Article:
As explained in the next section?

Subject: As explained in the next section?
From: "Hager, Harry (US - East Brunswick)" <hhager -at- dc -dot- com>
To: "TECHWR-L" <techwr-l -at- lists -dot- raycomm -dot- com>
Date: Wed, 11 Apr 2001 11:29:35 -0400

Tech Writers,

(Cross-posted to TECHWR-L and STC Lone Writer SIG.)

I have some questions about the use of the phrase "as explained in the next
section" in user manuals, both print user manuals and online help.

Here's an example where the phrase might be used:
- The program opens the ABC window. The information you enter in this
window, as explained in the next section, makes up the search criteria for
your XYZ query.

The sentence in the above example is the last sentence in a section that
more or less introduces the ABC window. The next section explains how to
enter data into the ABC window to perform a query of the data warehouse.
This next section has its own heading and is thus a separate entity in the
online help world.

In my many years of tech writing for print, I've seldom used the phrase "as
explained in the next section." I typically don't use this phrase for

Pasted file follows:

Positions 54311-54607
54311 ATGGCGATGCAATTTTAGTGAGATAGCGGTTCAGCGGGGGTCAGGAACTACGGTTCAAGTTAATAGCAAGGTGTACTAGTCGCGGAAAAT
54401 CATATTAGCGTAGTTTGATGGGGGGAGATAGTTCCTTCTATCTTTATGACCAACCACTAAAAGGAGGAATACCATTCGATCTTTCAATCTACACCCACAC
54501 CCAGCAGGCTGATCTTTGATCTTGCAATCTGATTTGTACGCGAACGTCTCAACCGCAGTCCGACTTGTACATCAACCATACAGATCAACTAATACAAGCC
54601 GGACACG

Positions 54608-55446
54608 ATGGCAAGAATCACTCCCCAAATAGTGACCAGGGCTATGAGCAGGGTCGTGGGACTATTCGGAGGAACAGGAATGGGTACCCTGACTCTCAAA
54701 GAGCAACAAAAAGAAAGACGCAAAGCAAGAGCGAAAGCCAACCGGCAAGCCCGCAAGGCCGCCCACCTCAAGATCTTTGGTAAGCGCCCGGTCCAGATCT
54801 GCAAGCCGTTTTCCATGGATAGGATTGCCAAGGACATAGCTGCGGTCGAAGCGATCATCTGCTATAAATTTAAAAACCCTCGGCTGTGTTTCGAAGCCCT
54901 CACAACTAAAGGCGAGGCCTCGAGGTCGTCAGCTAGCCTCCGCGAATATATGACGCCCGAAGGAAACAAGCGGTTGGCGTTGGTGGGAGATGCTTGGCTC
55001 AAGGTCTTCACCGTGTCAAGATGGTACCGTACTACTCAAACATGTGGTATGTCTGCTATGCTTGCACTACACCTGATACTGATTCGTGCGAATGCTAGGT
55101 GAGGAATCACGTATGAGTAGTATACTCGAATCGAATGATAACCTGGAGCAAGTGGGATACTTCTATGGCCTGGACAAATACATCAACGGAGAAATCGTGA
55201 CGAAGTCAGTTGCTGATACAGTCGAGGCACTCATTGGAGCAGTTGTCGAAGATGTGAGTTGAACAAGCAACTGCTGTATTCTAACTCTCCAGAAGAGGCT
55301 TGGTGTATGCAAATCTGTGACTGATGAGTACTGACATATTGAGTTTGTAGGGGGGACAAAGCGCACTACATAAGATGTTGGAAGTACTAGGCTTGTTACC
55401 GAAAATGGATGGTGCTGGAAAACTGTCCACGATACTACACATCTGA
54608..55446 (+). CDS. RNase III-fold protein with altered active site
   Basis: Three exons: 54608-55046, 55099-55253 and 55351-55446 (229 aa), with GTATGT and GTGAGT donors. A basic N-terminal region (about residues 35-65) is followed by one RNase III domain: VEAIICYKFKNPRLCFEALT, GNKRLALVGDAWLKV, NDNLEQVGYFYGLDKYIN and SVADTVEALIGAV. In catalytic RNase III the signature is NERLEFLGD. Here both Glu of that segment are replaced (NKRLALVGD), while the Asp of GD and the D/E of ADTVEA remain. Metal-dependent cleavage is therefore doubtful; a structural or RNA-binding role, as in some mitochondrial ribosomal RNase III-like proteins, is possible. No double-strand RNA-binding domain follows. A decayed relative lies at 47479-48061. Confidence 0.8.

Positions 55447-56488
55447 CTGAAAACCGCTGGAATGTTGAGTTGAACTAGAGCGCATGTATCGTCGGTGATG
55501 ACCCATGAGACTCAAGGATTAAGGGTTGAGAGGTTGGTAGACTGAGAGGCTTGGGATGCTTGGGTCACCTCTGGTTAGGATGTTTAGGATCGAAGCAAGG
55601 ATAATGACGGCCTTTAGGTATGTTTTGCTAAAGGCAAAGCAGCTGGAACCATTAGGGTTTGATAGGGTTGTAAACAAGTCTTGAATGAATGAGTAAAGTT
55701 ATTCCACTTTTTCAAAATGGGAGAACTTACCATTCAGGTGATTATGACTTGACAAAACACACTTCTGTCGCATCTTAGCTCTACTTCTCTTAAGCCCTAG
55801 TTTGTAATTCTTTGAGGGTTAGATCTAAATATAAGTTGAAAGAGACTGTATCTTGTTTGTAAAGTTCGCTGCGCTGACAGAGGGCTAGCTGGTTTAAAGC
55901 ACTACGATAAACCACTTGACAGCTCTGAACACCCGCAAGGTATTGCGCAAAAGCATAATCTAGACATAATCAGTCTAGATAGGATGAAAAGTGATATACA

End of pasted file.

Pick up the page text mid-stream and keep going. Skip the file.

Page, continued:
printed material because of the linear nature of the printed user manuals I

However, I'd like to know what you all think about the use of this phrase
for material that is going to be online help. With regard to this phrase, is
online help different from printed text? (Please, no long dissertations
about the many differences between writing for online help and for printed
material. I only want to discuss this one phrase now.)

With online help, where the user can jump around and may not approach the
material or even think of the material in a linear fashion, I'm thinking
there is real place for this phrase. The use of this phrase clearly
indicates that the details about entering data in the ABC window to perform
a query are discussed in the next section, rather than letting the reader
assume so.

On the other hand, perhaps we can assume that the reader knows that when
they click the right arrow, they are going to a new help topic and that the
new topic begins where the current help topic stops; just like turning the
page in a printed user manual.

What about the repeated use of this phrase in online help? How soon would
the reader get tired of seeing this phrase?

Appreciate your thoughts on this.


H. Jim Hager
hhager -at- dc -dot- com
Pittsburgh Data Center

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